On July 13, 2021, the Commissioner for Administration and the Protection of Human Rights, in the framework of its competences as an Equality Body, issued a Statement regarding the phenomenon of speech that promotes/incites racism and xenophobia and the specific implications that such speech has when it is expressed online through the internet.
The Statement was drafted, firstly, on the occasion of a Decision of the Cyprus Supreme Court, dated 1 July 2021, that sentenced 2 Cypriot women who attacked, in a racist manner, a Russian woman living permanently in Cyprus and, secondly, on the occasion of a joint action by the Office of the Commissioner with the Office for Democratic Institutions and Human Rights of the Organization for Security and Cooperation in Europe, aiming to strengthen the framework for combating hate crime in Cyprus.
In the Statement/Report, the Commissioner initially noted that hate speech is a global phenomenon, which is internationally recognized as having particularly negative consequences (both at individual and societal level), and, in order to address it, a variety of actions have been promoted in recent years, by international bodies and organizations.
It was also noted that, unfortunately, phenomena of hate speech are quite common in Cyprus, which is something that also emerges from the number and the nature of recent complaints submitted to our Office, regarding incidents of racist and xenophobic rhetoric. These phenomena, as the Commissioner mentioned, are mainly due to the migration and refugee flows that have been observed in our country for the last 25 years, and they have increased in recent years, in the light of the economic crisis and the difficult consequences that this crisis has caused (such as unemployment and e reduced welfare support ).
In the Statement/Report, the Commissioner presented and analyzed the institutional framework governing the issues of hate speech and freedom of expression, making more specific references to: the relevant provisions of the Cyprus Constitution and the European Convention on Human Rights, the legal framework that specifically prohibits hates speech, as well as in relevant case law of both the European Court of Human Rights (ECHR) and national courts.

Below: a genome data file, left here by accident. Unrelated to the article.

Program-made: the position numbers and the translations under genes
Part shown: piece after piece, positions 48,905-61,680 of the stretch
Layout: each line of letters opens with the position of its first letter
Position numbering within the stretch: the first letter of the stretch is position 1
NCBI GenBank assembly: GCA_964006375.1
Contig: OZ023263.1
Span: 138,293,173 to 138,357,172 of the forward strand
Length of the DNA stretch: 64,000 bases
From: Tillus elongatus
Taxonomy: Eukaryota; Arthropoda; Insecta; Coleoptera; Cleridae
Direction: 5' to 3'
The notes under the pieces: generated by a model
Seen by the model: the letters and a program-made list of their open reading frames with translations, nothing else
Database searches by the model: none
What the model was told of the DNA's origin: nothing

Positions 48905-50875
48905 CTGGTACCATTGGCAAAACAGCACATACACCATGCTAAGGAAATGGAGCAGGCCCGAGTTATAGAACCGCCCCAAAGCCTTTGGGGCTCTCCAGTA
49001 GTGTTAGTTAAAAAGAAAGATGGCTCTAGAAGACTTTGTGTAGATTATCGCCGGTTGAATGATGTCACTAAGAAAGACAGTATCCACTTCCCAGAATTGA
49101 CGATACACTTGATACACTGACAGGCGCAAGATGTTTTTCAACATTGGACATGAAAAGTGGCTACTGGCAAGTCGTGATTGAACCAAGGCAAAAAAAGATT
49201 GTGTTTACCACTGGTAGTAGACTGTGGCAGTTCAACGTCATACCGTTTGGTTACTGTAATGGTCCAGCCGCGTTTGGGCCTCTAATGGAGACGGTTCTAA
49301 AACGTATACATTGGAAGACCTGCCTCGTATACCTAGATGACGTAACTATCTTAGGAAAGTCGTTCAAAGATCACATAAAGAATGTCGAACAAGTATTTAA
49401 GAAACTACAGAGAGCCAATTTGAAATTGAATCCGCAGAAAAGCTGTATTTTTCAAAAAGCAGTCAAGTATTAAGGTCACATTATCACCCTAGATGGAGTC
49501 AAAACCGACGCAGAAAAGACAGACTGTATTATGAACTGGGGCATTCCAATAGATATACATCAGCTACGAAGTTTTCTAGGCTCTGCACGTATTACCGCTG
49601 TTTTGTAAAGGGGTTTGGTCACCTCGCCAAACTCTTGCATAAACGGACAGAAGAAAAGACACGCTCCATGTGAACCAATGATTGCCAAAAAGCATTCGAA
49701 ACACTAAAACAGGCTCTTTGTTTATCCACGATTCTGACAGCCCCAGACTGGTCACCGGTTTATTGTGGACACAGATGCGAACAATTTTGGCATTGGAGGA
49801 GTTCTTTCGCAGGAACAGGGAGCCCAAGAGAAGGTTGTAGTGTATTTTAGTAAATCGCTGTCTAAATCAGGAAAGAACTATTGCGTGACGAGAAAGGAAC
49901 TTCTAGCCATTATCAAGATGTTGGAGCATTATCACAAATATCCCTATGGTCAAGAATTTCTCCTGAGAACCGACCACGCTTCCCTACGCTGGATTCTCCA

The Commissioner noted, on the one hand, that the right to freedom of expression and dissemination of ideas is legally protected as a fundamental human right and that, as the ECHR has pointed out, it is considered as one of the main pillars of a pluralistic and democratic society (even protecting views which may disturb, offend or shock part of society). On the other hand, she pointed out that the exercise of this right is not absolute and may, by law, be subject to conditions and restrictions, in cases where opinions expressed promote or incite hostility towards specific groups of the population, but also more generally in cases where issues of respect and protection of the rights of other persons are raised.
Finally, the Commissioner suggested that media organizations should set up a system to control the comments of their readers, in order to identify and delete, in a short period of time, those comments that constitute hate speech (as indicated by the ECHR in the case of Delfi AS v. Estonia).
Furthermore, the Police should:
- in the framework of its wider action to combat racism and discrimination, place among its priorities the combatting of illegal hate speech in public discourse.
- take measures that facilitate the identification, recording and investigation of public statements, publications or posts that constitute extreme hate speech, and, in cooperation with the Law Office of the Republic, promote the effective prosecution of those who have committed relevant offenses.
- develop training, education and awareness programs for its members, especially in matters of hate speech and how to effectively address it.
For more information, download a fuller summary of the speech below.
Source: Commissioner for Administration and the Protection of Human Rights (Ombudsman), Cyprus